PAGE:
Opera Scotland

Sonnambula 1875Italian Opera Company

Read more about the opera Sonnambula

The openiing of a new Edinburgh theatre was justly celebrated with the visit  of the top Royal Italian Opera Company from Covent Garden, under the direction of Sir Julius Benedict.   All the operas were, of course, sung in Italian, standard practice for the Royal Italian Opera of the day.

The preview advertisements and Scotsman reviews are very sparing with data as to the conductors, only specifying Vianesi for Sonnambula and Lohengrin.  The casts for all six operas were advertised in the Scotsman of Monday, 6 December.


The schedule for the Edinburgh week was:

W/c 13 December;  Mon 13 Sonnambula;  Tue 14 Figlia del Reggimento;  Wed 15 Fra Diavolo;  Thu 16 Lohengrin;  Fri 17 Dinorah;  Sat 18 Lucia di Lammermoor.

Further Scottish dates to be confirmed.


Press Advertisement

OPERA PRICES: - Private Boxes, £5 5s; Fauteuils, 15s; Dress Circle, 10s 6d;

Unreserved Stalls, 7s 6d; Pit, 4s; Gallery, 3s.

Doors open each Evening at 7.30, Opera commencing at 8.

Places may be secured in advance at Messrs WOOD & CO’s

Music Warehouse, George Street. Authorised Books of all

The Operas may be obtained at the Theatre


An Edinburgh Review

The Scotsman: Tuesday, 14 December 1875

Opening of the Queen's Theatre - Italian Opera - La Sonnambula

'Last night the spacious and well-appointed new building, which has so rapidly taken the place of the old crumbling Southminster, was opened as a place of public entertainment.  It was fitting that a house which bespeaks such spirited enterprise on the part of the proprietor should have the éclat of being inaugurated with Italian Opera; and if there is anything in music, the success of last night’s performance might be held to foreshadow future prosperity.  Considering the extent of the theatre, and the shortness of the time in which it has been constructed, the appearance it presented on this occasion was highly creditable to all concerned.  Some few details in connection with the accesses remain to be adjusted, but the interior was seen in a state of completeness which any one who peeped in a few days ago might well have deemed unobtainable.

'On glancing round, the general impression received was that of a roomy, well-arranged, and tastefully decorated house.  The proscenium, which has an opening 30 feet wide by 38 feet high, is designed in a style of simple elegance, the panelled spaces on sides and arched top being filled in with gilt trellis work.  There are two stage boxes, one on each side, on the dress circle level, but these being so disposed that their occupants look straight towards the stage and cannot be seen from the auditorium.  The circle is carried out from the proscenium with a fine horse-shoe sweep, the centre reaching a distance of 48 feet from the stage.  The gallery follows exactly the same lines, and as there is no third tier, such a space is allowed between gallery and ceiling as must be unusually favourable to ventilation.  The ceiling is perfectly flat – an arrangement which somewhat detracts from the sense of height.  It is effectively divided into segmental panels enclosed within a circle, and displays in these spaces a series of ideal figures alternating with medallion heads of famous poets and musicians.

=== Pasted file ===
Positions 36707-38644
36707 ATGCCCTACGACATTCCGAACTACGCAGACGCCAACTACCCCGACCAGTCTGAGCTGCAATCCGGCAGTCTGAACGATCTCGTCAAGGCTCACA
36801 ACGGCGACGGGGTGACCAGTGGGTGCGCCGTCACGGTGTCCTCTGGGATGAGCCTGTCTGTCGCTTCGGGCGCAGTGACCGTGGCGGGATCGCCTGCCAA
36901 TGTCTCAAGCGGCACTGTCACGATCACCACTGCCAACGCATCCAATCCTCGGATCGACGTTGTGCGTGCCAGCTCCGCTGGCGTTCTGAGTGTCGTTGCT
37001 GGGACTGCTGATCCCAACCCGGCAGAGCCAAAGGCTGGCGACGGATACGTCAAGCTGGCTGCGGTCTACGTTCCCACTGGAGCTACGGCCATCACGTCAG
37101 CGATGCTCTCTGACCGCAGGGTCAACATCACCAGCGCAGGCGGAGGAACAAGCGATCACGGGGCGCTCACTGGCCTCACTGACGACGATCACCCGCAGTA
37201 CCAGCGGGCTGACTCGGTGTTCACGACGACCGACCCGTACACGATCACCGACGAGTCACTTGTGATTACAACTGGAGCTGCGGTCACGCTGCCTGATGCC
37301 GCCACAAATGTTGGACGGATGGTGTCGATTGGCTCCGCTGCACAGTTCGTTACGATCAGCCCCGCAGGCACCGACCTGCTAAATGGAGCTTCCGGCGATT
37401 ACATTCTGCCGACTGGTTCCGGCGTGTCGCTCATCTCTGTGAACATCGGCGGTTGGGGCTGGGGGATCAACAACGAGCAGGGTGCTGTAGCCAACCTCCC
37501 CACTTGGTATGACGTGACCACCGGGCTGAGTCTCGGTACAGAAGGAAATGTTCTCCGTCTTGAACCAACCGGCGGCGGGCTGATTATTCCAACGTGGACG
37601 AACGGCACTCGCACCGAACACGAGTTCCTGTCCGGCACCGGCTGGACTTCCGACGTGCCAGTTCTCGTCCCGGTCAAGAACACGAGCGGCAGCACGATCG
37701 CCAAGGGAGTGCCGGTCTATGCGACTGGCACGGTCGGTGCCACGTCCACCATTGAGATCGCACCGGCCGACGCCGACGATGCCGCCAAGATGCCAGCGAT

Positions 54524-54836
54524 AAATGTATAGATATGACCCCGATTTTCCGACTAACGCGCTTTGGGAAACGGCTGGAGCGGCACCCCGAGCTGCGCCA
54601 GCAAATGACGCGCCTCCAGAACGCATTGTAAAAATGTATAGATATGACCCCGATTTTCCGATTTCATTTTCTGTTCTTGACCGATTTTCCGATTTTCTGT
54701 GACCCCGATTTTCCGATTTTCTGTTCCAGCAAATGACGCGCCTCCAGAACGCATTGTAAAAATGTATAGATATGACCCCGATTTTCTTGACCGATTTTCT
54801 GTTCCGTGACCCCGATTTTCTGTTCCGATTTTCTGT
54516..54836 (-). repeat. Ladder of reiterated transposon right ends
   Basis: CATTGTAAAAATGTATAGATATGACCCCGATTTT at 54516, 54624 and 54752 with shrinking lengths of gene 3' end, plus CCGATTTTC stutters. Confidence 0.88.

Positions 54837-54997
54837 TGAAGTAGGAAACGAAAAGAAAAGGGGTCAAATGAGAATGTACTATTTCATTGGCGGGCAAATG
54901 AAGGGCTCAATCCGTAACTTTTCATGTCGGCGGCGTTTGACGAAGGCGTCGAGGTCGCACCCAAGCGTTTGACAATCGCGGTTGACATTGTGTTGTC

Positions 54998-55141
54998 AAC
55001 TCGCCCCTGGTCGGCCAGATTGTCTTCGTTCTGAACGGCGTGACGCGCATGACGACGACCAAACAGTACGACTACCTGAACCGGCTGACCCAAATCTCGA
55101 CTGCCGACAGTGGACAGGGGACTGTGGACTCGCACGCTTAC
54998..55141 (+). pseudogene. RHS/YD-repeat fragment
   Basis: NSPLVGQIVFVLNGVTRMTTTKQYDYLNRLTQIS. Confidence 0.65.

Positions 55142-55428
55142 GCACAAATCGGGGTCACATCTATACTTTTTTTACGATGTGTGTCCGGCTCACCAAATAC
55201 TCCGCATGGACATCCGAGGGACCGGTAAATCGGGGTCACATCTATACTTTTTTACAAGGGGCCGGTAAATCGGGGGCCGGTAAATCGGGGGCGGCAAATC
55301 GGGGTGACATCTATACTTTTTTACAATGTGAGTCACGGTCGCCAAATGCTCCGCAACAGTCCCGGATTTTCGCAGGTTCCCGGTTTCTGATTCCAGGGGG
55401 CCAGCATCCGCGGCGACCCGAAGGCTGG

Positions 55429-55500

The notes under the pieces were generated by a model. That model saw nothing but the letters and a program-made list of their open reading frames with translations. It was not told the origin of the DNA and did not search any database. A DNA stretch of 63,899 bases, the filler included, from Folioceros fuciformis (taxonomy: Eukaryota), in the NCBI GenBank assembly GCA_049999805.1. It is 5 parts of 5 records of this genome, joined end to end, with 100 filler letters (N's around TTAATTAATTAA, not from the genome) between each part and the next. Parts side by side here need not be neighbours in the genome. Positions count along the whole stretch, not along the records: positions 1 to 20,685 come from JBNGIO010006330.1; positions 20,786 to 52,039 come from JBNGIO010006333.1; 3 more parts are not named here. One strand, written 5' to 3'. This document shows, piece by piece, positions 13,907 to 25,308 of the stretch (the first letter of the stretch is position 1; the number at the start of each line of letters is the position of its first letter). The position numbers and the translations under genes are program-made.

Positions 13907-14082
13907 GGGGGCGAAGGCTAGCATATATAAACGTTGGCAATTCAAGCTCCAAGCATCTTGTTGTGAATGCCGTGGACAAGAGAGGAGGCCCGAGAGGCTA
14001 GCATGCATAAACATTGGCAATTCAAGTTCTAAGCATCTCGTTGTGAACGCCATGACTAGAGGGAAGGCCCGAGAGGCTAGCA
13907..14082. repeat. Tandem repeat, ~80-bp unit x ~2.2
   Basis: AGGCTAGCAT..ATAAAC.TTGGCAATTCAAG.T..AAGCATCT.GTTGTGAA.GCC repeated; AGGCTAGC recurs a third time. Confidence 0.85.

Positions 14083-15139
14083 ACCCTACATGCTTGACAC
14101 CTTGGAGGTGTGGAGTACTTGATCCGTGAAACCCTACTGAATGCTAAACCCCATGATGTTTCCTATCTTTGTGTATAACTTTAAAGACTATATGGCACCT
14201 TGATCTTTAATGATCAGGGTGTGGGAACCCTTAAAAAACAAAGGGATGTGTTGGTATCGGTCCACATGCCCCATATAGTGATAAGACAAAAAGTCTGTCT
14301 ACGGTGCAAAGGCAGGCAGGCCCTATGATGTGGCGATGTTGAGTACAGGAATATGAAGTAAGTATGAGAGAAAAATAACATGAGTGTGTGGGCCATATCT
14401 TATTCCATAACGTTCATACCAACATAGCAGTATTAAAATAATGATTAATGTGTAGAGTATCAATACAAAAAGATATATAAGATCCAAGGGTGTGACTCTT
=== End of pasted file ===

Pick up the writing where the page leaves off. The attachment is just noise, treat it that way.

'The front of the gallery repeats in dull gold on a flat surface the leading feature of the proscenium decoration; while the circle front displays a simple foliated ornament quietly picked out with gilding.  The pit area, which is of ample extent, is divided by two partitions – the first railing off a portion next the orchestra which is set apart for fauteuils, and fitted with handsome and comfortable seats of that description; and the second enclosing another strip appropriated as stalls, and furnished with excellent cushioned benches; the remaining space, extending to the wall, being seated, for the present at least, with forms unprovided with back rests.

'The seats provided in the circle are exceedingly commodious, but it seemed last night as if an additional cross passage were needed to render some of them conveniently accessible.  The gallery is spacious and airy to a degree not often witnessed, and commands at every point a full view of the stage.  All through the circle, too, the view is excellent, except in the back row towards the sides, where the line of sight is partially broken by the interposition of the balcony.  In the pit, the slope is so well adjusted that even from the most remote seats a good view is attainable.  Lighting is provided for by a sunlight in the centre of the ceiling, and brackets at suitable intervals round the walls.  In the arrangement of the accesses sound judgment has been shown.  There are three doorways in front of the building, of which the most northerly gives access by a short corridor to the back of the pit, which is also furnished with a side door readily available for egress.  From the central entrance a spacious staircase, with retiring rooms for ladies and gentlemen on the landing, leads to a wide corridor which runs completely round the back of the circle, and by short staircases at either end communicates with the fauteuils on the pit level.  The third of the front entrances is available for the stalls; and a fourth, in the north-east corner of the building, is set apart for the gallery, which is reached by a wide and substantial stone staircase.  Altogether, the means alike of ingress and of egress seem to be of the most sufficient and well-contrived character.

'The stage arrangements are in keeping with the general scale and style of the house.  A width of 79 feet within the walls, a depth of 43 feet from the proscenium to the back wall, and a height of 60 feet to the rafters, afford ample scope for scenic display; and the machinery and appliances which have been fitted up appear thoroughly adequate to turn these advantages to the best account. Space is also found for some twelve or fourteen dressing-rooms, besides green-room, manager’s room, supers’ room, and painters’ accommodation. The scenery, so far as shown in last night’s performance, seems worthy of the other appointments. By way of act drop there is a picture of a white curtain bordered below with a yellow fringe, and overhung, as regards its upper part, by a crimson valence, on which are displayed medallion portraits of Shakespeare and Scott, not quite so well painted as the remainder of the work.